Agrégateur de flux

Safety of journalists, human rights and sustainable development on the agenda of a panel discussion in Geneva

News - ven, 23/09/2016 - 18:19
As part of the build-up to commemorating the International Day to End Impunity for Crimes against Journalists (IDEI) on 2 November 2016, a panel discussion took place on 23 September in Geneva, during the 33rd session of the Human Rights Council (HRC). The event provided an opportunity to address linkages between the safety of journalists and the Sustainable Development Goals in the context of SDG 16, Target 10 stipulating “to ensure public access to information and protecting fundamental freedoms”.

UNESCO sponsored survey strengthens media self-regulation mechanism in the former Yugoslav Republic of Macedonia

News - ven, 23/09/2016 - 16:34

Since its establishment, CMEM has received more than 120 complaints about potential breaches of the Code of journalistic ethics of the country. The survey reveals that 71% of the respondents know how to file a complaint with the Council. It was noted that though all respondents are aware of the existence of CMEM, extra efforts are needed to raise awareness regarding the role of media self-regulation in strengthening quality journalism in the country. The report also analyses the role of the press council as per regulating online media. A majority of the respondents are of the opinion that specific ethical norms should be the same for online and traditional media.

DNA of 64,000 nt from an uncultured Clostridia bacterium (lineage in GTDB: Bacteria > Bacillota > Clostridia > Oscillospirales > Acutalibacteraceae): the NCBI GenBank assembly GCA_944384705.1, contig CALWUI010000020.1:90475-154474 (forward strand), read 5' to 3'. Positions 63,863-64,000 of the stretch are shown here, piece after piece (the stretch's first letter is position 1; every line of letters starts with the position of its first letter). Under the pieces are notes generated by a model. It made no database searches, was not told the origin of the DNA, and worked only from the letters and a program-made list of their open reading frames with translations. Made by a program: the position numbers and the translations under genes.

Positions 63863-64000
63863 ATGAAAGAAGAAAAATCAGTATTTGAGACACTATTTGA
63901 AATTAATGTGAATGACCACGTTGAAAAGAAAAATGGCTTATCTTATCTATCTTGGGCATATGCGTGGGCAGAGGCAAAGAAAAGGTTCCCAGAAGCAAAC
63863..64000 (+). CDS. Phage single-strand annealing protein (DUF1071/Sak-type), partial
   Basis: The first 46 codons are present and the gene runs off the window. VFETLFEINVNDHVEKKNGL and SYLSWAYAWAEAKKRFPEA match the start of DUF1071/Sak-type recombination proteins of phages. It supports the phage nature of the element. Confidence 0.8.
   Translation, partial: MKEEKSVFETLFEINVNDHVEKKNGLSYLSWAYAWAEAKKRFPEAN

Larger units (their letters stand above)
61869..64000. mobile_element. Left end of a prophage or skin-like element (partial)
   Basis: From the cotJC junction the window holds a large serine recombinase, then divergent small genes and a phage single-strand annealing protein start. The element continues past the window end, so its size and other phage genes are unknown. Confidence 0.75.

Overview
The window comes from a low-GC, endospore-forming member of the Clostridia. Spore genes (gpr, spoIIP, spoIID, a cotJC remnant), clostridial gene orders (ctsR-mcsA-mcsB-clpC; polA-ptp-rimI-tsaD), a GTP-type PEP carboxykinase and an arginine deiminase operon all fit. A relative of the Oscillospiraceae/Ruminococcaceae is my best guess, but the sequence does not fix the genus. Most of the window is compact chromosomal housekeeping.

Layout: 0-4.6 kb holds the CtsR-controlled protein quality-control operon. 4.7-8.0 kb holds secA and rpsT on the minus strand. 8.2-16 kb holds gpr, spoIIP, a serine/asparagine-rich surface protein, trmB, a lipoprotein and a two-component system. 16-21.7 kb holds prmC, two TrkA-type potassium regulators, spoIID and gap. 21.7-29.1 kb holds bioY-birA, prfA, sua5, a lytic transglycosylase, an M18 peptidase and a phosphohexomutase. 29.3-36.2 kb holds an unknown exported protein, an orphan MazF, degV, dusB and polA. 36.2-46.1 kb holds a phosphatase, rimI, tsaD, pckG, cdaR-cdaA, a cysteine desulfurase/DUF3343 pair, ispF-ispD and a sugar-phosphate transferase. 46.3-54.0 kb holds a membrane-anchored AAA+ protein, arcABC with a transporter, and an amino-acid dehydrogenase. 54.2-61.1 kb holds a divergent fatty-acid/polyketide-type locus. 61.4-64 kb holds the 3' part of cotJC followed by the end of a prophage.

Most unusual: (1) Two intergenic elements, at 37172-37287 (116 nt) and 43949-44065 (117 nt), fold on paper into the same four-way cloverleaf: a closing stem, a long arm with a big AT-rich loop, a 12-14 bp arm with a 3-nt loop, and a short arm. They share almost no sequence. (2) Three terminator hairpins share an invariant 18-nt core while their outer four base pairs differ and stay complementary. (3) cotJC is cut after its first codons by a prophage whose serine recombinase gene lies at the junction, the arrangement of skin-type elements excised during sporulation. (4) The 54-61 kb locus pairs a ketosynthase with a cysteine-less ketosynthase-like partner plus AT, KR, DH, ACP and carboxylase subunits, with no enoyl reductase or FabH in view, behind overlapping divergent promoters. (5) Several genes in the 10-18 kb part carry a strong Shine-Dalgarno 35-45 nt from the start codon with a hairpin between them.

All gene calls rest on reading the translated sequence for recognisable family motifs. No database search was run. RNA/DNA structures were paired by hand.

The results of the assessment were widely publicised throughout the country. Four TV debates have been broadcasted from June to September 2016 on TV24 to present the survey’s outcomes to citizens. The debates convened media experts from CMEM, academia and the civil society. The survey as well as the TV debates highlighted the positive impact of the press council in improving professional and ethical reporting in the country.